Although these days at times he can be boasting about his sneakers or success he still always just makes people think. I can not honestly say I want to be like anyone, but he definitely has been an influence on me and made me think about trying new things, looking to be different, to take things serious and pursue my interest. He is also an openly emotional person which had made me feel comfortable with being able to relate to him or not feel like I’m the only one such as having to do with friendship, relationship or family. He makes it in a way clear that celebrities are not as perfect or so different then regular people. He is very flawed, that is what I probably like the most in a way.

    #35064

    Laymon did a wonderful job of sharing his own personal inspiration in “Da Art of Story Telling”. While I do have many influence, but not a lot of role models who inspire me. But ironically I do have one song that I love to listen to when ever I fill like given up, “I know I can” by nas. This song does wonders on my emotion, ever time I feel down in a slup I replay it in my head or on my phone; it helps bring me back to the under standing I can do anything if I put my head to it and believe in the power of god to help me through it.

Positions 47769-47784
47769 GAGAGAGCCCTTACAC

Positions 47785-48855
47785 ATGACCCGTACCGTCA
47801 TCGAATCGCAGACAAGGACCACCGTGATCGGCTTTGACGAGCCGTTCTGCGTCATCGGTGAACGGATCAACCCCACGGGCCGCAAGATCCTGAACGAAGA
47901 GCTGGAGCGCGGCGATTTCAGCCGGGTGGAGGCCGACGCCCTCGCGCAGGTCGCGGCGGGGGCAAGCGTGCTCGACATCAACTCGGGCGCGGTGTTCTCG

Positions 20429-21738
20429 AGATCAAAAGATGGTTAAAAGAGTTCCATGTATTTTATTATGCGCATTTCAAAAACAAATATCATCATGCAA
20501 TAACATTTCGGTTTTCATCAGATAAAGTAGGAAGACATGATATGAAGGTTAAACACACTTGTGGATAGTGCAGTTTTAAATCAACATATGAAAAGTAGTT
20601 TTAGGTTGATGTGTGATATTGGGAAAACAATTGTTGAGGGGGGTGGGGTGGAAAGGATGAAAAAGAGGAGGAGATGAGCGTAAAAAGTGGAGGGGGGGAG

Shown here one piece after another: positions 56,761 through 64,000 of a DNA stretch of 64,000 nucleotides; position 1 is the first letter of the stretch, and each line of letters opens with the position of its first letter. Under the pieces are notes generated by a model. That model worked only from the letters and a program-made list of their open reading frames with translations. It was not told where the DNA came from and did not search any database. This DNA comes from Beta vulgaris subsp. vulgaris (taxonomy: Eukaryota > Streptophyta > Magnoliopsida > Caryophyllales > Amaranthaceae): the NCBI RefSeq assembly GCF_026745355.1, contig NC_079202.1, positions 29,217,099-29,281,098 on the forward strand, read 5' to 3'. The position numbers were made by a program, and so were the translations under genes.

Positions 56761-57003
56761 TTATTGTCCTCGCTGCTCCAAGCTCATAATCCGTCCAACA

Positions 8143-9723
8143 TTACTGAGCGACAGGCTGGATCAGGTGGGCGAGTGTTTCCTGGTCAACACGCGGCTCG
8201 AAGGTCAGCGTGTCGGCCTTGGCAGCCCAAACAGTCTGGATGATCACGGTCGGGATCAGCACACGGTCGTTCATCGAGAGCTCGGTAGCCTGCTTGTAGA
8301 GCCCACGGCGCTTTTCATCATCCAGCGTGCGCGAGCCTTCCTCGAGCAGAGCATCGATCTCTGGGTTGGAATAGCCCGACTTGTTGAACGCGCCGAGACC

Although in these days and time a lot can bring a person down, but all it takes is a little motivation to bring them back to the right state of mine. He has a saying in his song that goes like this “if the truth is told, the youth can grow, they learn to survive until they can gain control, nobody says you have to be a gangsta, hoe read more learn more, change the globe;” I take that as a sign if I want change i have to be the reason why we change for the good and for the bad change can open people’s eyes to more and that is my insprition every to live more and do more.

    #35065

    Melany C.
    Participant

    Kiese Laymon’s “Da Art of Storytellin” was a good way to show his progress of writing and was able to maintain everything an order to guide the reader through moments that allowed him to show who he was and his believes. Demonstrates a different type of essay of what we regularly format for an everyday essay. The whole idea of Art helped me understand how his art for writing was able to set an image as we will see on an actual piece of art.